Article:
Lacking a formal fund to make this a real “accelerator”, I sold my home, found a local serial K-12 entrepreneur with a shared view of the market and formed Educated Capital, a simple Delaware LLC, through which we have made $25,000-$50,000 investments in the most promising local edtech plays. In addition to our small checks, I have leveraged the venture, seed fund and angel relationships developed through my separate advisory business, Educated Ventures, to help these start-ups raise larger seven figure rounds. In this way, I can proudly state that our “virtual accelerator” has helped our affiliated Midwestern education ventures raise upwards of $40 million in total funding, a number that exceeds many of our East Coast peers and even approaches ImagineK12.
Through our success in Chicago, I came across Steven Wellvang (the former president of ECMC Holdings), who had been trying to help organize the Twin Cities education community along the lines of their very successful MedTech ecosystem. Immediately spotting the geographic links to my work in Chicago, I came to further appreciate the particular success of Twin Cities based education companies with some further research. As published in an Educelerate blog post on “EdTech Unicorns“, the Twin Cities has actually seen nearly half a dozen homegrown technology-enabled education companies scale to be among the largest companies in this sector, which ranks just behind the Bay Areas (Chesapeake and Silicon Valley). While former employees of pioneering 1980’s players like Control Data, MECC and NCS have helped start some of these current champions, there is not a single accelerator or incubator located across Minnesota (even in general technology) and more recent successes like Matt Hardy’s Kidblog have had to go off to Silicon Valley (500 Startups) for support.
With Steven’s local leadership, Educelerate Twin Cities has launched a similar slate of monthly Meetups focused on the local market’s particular segments of expertise and leading companies, including current promising EdTech startups. We have again used the rallying cry of StartupWeeknd to organize May’s highly successful Twin Cities StartupWeekend EDU and a post-SWEDU EdTech showcase. Indeed, while Minnesota school teacher Eric Nelson travelled to Chicago for last fall’s SWEDU to launch Fantasy Geopolitics, he got to serve as a coach at Twin Cities SWEDU to help other local teachers with their ideas (including the top two teams).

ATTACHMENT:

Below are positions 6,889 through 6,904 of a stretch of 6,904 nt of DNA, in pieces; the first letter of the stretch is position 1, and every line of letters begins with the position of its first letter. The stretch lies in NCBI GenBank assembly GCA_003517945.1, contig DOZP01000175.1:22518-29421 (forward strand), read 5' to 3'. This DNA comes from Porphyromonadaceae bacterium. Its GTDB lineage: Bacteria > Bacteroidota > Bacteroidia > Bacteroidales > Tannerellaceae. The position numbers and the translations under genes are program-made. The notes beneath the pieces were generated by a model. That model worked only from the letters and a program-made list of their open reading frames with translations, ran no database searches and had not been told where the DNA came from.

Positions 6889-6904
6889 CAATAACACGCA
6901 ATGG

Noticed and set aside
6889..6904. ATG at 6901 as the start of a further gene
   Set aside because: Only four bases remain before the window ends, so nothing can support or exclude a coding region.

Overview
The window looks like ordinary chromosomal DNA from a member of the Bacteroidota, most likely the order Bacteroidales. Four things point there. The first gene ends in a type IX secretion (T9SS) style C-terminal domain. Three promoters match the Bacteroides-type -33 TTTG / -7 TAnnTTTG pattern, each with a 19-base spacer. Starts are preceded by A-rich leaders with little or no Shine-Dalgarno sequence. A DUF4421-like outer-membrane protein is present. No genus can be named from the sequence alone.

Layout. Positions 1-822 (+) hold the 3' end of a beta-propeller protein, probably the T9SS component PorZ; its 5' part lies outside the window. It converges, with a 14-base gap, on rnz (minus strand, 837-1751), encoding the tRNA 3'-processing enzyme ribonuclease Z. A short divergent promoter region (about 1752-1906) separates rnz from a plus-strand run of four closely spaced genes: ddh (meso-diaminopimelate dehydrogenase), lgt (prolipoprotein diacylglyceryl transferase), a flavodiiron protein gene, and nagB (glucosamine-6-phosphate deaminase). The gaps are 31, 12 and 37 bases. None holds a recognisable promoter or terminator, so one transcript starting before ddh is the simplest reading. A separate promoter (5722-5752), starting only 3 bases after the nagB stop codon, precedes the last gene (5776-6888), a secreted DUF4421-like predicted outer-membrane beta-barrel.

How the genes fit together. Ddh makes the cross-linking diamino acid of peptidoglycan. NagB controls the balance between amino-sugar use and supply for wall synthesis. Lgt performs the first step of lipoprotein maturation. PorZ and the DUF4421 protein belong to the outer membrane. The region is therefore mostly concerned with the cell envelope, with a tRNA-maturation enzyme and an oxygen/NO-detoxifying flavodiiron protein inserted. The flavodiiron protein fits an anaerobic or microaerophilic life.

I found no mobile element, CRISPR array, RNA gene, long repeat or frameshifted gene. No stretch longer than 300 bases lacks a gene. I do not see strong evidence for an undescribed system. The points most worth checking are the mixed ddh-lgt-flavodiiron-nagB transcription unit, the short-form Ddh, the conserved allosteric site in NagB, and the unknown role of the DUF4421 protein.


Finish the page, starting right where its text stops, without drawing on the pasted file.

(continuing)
In a similar vein, we have sought to bring our EdTech Ecosystem in a Bottle model to local partners in other over-looked markets like Los Angeles and Phoenix. Indeed Southern California has seen nearly as many scaled successes amongst education technology companies as the northern half of the Golden State, but again lacked even a single Meetup group, let alone any EdTech accelerators. After launching an Educelerate LA, we stepped in to help organize LA StartupWeekend EDU and a post-SWEDU event featuring some of the most promising startups that tapped into the buzz around “Silicon Beach” and drew 165 attendees, one of the most heavily attended EdTech Meetups across the country!
It is my hope that this humble effort has helped bring more attention to the Midwest, Phoenix and Southern California (call it the “Route 66 of EdTech”). In so doing, we have created a scaleable and replicable model that combines high quality in-person event programming, Startup Weekend EDU, a video-based web presence powered by (the Chicago-based) EdReach, Educated Ventures investments and advisory work (well that might be harder to replicate) with visibility and outreach to major education media sites like Getting Smart and EdSurge and synergistic local partners (see TIES Minnesota, New Schools Chicago, Cross Campus, Tallwave, and Matt Pittinsky’s “AZ EdTech” group). And we are now speaking with foundations and corporates about our case for all the EdTech markets between Silicon Valley and Silicon Alley and making our accelerator a bit less “virtual.”